Improving Care for Muscular Dystrophy Patients.
Parent Project MD, an international nonprofit organization, is working to standardize DMD respiratory treatment. A new legislative act is an important first step.
From left: Kimberly Galberaith, associate executive director; Pat Furlong, executive director; and Howard Kaplan, board chairman.
The quality of care, including respiratory, differs so drastically from region to region and city to town that boys with Duchenne muscular dystrophy (DMD), on average, die a year younger in the South than in the Northeast. That is the finding of a recent study1 conducted by the Centers for Disease Control and Prevention (CDC) in Atlanta. The study was mandated by the MD-Care Act, the first piece of legislation passed with the support of Parent Project Muscular Dystrophy (PPMD), an international nonprofit organization based in Middletown, Ohio, and dedicated to improving care for those with DMD, mostly boys, who eventually die of either respiratory or cardiac failure in their early 20s.
Executive director Pat Furlong started the organization in 1994 with 10 other parents from across the country. When her sons were diagnosed, Furlong asked what the standards of care were. There were none, she says. Every physician has an opinion on what should be done, but there is no evidence based on practice.
Respiratory compromise is a telltale sign of DMD, and trouble breathing at night is a definitive sign that a child is moving into a new stage in which respiratory secretions cannot be cleared and the cough response becomes inadequate.
One critical care component for this stage is assisted cough, either mechanical or manual. Despite that knowledge, Furlong says, a mother from North Dakota recently called the Parent Project to say that her son was having trouble breathing at night and the childs primary physician told her she was just nervous. The Parent Project also received a call from a mother whose 15-year-old son had not been diagnosed with DMD until he was 8 years old, even though DMD takes a predictable age-associated course, in terms of both muscular function and respiratory function. Typically, DMD is diagnosed when a child is 4 years old, but can be detected in children as young as 2.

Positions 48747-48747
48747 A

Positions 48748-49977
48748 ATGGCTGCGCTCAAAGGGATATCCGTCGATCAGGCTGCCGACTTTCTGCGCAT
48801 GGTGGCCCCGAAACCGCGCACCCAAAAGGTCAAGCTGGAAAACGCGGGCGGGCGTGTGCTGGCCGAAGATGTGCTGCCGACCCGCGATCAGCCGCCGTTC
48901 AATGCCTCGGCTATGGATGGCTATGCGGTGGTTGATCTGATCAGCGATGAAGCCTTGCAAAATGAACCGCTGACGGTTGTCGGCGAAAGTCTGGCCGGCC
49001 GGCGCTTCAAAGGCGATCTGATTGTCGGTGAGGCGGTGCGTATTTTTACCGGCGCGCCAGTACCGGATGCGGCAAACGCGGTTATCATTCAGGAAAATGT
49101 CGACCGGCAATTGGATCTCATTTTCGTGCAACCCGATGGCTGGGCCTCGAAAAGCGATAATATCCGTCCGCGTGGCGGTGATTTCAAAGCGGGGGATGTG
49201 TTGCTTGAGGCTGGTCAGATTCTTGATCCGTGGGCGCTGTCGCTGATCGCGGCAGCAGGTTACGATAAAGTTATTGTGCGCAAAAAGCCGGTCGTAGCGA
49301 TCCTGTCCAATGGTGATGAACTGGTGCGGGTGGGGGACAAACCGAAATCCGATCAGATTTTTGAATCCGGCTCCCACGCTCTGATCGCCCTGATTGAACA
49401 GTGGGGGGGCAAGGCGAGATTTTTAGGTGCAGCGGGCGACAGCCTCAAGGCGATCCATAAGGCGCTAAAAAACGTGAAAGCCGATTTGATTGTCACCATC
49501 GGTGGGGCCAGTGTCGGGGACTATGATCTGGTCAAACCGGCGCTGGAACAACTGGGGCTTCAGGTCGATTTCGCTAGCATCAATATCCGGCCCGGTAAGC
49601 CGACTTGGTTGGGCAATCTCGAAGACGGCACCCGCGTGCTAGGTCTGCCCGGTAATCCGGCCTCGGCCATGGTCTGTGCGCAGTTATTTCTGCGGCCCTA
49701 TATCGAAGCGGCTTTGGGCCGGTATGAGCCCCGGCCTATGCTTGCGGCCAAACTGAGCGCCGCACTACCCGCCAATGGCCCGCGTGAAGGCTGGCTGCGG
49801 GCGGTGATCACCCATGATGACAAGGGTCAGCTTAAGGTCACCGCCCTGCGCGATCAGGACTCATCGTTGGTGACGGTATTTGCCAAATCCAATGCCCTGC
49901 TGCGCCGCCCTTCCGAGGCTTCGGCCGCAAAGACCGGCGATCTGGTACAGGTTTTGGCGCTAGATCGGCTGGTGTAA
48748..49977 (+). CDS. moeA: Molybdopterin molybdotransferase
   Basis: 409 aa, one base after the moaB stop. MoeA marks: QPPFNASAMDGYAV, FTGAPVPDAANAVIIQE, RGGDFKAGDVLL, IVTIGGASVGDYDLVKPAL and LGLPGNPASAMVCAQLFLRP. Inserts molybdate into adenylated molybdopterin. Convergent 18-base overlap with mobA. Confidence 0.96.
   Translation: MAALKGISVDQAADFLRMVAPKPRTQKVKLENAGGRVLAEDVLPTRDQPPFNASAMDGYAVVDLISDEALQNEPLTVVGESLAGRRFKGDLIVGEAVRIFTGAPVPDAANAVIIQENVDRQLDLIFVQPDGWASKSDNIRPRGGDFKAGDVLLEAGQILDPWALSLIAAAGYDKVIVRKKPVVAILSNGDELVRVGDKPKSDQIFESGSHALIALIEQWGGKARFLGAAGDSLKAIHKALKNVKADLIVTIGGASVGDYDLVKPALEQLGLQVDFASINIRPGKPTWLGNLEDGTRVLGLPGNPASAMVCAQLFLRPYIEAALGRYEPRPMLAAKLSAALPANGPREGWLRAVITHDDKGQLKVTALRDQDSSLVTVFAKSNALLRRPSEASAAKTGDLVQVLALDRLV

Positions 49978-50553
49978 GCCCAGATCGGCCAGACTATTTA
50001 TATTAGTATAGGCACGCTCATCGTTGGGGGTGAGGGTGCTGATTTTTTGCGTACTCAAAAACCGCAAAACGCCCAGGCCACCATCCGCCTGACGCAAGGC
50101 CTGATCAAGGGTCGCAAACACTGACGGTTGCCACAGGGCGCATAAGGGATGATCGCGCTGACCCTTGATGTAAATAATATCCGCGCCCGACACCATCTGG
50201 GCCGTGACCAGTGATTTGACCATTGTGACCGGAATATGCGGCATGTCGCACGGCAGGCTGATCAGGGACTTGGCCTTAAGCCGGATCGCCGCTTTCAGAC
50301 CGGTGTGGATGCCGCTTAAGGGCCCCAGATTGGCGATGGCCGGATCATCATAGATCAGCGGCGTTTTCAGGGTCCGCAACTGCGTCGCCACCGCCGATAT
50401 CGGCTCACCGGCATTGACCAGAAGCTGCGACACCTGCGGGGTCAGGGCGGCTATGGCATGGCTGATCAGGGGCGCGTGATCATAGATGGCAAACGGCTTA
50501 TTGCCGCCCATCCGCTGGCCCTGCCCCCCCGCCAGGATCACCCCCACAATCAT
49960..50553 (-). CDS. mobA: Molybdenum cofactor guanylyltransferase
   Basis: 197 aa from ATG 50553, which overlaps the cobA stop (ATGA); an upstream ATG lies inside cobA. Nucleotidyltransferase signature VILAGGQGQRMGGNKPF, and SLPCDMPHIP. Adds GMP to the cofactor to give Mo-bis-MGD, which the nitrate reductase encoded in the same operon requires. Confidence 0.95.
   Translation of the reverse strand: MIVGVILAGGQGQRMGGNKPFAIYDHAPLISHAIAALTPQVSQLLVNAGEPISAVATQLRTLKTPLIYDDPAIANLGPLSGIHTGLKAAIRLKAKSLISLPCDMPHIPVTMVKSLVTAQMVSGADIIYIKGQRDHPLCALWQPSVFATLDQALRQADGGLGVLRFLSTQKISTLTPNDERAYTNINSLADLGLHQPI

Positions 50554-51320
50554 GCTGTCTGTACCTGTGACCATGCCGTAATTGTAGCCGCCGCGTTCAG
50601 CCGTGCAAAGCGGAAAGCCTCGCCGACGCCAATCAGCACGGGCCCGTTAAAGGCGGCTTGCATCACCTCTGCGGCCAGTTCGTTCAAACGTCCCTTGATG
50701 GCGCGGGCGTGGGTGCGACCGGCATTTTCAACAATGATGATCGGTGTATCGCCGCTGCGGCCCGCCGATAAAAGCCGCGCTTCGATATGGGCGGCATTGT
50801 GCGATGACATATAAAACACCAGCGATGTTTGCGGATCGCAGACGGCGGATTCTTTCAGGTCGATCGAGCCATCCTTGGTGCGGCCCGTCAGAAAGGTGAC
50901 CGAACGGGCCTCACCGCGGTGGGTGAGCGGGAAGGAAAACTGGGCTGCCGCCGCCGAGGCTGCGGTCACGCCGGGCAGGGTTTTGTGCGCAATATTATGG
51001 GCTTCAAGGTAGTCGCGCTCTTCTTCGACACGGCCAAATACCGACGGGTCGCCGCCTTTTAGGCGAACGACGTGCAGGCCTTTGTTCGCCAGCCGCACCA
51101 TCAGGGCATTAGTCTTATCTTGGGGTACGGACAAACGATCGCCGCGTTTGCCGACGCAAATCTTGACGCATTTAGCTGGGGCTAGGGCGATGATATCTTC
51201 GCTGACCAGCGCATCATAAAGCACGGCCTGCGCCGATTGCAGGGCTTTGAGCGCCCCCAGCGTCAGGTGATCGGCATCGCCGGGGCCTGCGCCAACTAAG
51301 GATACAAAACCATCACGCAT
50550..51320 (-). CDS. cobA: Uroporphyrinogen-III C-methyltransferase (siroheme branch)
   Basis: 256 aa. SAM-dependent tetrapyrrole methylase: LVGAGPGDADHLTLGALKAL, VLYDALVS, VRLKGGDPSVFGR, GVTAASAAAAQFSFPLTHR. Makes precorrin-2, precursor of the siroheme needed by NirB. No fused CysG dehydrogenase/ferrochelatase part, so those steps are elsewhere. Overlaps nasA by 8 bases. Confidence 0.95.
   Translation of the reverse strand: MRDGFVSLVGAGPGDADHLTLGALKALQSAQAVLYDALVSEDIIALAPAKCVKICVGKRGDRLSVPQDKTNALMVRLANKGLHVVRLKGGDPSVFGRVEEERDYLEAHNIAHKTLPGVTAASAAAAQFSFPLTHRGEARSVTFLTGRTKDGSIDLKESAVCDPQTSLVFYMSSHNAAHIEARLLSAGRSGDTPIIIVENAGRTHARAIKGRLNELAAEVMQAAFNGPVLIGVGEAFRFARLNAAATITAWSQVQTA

PPMD is working hard to correct that variability of care. Two of its major successes have been the MD-Care Act of 2001 that calls for centers of excellence and mandates the CDC to collect data on children with DMD; three centers will conduct research, move it from bench to bedside, and conduct clinical trials.
The other success is publication of the first-ever consensus document on the respiratory care of DMD patients.2 A consensus statement is a guide, not a mandate, says Jonathan Finder, MD, associate professor of pediatrics at the University of Pittsburgh School of Medicine and staff pulmonologist at Childrens Hospital of Pittsburgh, who headed the effort, but it will let insurance companies and the medical community know how experts care for DMD patients, reducing the need for parents to fight those battles alone.